If you go anywhere in the world and say "gambling," people think Las Vegas. If you say "movies," they think Hollywood, and if you say "automobiles," they think Detroit.
But the problem is, we haven't done anything with that global product identity.
It is an unfortunate fact that Michigan is the only state with auto production that doesn't work to ensure the retention and attraction of the auto industry to our state. And--although we have the largest automotive cluster in the world here in the Detroit region--we have never branded ourselves as such, and that is something some states have already been active in doing for twenty years.
That's where MICHauto comes in. As Michigan's automotive accelerator, this statewide business development organization is focused on recruiting and retaining companies in the region's automotive industry cluster.
Originally established in 2007, MICHauto now has the backing of one of the nation's largest chambers of commerce, the Detroit Regional Chamber.
"We have to start with the understanding that Michigan can and must diversify its economy," said Sandy K. Baruah, president and chief executive officer of the Detroit Regional Chamber. "We cannot be a one-industry state or a one-industry region. Having said that, we also cannot grow our economy and employ our people if we neglect one of the key basic building blocks of our economy, which is automotive."
Regardless of what the American market for automobiles is--a great year at 16 million units, or a bad year at 9 million units--the reality is that the global market for automobiles is only expanding. So, Baruah said, "If we, as Michigan, cannot capitalize on this growing global market for automobiles, then shame on us."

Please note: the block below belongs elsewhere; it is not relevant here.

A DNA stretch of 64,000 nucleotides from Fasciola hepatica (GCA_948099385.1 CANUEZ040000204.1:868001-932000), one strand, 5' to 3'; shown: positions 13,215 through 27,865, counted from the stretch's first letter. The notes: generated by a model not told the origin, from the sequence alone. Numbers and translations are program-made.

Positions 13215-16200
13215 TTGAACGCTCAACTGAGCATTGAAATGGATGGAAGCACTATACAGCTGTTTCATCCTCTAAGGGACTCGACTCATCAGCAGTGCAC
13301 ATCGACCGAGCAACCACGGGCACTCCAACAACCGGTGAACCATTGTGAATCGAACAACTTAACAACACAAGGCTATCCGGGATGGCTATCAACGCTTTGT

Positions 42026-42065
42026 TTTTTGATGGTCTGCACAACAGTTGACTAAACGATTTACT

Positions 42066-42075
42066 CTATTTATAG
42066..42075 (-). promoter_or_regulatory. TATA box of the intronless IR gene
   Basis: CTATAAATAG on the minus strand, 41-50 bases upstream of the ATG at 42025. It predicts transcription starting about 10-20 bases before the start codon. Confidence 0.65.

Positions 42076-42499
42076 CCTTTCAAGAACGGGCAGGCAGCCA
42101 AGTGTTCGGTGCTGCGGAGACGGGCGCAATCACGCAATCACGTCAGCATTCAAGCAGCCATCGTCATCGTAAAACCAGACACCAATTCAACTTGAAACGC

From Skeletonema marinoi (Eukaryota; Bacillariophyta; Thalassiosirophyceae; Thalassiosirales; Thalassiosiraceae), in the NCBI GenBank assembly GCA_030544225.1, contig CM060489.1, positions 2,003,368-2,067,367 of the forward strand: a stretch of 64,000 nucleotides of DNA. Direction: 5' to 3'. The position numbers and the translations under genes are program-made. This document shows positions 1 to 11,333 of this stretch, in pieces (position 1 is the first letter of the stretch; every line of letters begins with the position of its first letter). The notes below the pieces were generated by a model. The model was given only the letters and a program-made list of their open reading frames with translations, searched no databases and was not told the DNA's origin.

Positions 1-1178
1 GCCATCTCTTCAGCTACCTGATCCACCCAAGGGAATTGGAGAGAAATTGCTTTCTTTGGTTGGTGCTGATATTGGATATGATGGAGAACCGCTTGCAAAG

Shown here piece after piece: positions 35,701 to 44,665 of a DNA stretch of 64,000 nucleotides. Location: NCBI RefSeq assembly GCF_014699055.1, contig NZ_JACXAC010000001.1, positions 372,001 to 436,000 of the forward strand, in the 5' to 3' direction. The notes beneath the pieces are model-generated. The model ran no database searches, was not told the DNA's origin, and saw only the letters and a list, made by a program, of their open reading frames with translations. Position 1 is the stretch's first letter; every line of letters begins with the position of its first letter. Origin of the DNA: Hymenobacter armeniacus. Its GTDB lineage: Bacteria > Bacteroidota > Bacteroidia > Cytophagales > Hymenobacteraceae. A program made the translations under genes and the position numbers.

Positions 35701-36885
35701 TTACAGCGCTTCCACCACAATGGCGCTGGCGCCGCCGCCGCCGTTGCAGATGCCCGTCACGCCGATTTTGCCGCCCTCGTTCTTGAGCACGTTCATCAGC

Furthermore, Baruah noted, this is not a new economy vs. old economy debate. "The auto industry of today is not bending metal and putting nuts on bolts. It is comprised of the most advanced consumer electronics; it is alternate energy propulsion systems; it is the highest in high-tech logistics and manufacturing methods."
Tom Manganello, chair, Automotive Industry Group, Warner Norcross & Judd, noted that our region's greatest obstacle may be collaboration.
"From an industry perspective, we're siloed by automotive brand, by university, by union vs. non-union," Manganello said. "However, I do think there's been a growing understanding within Michigan's population and automotive community that we need to do a better job at...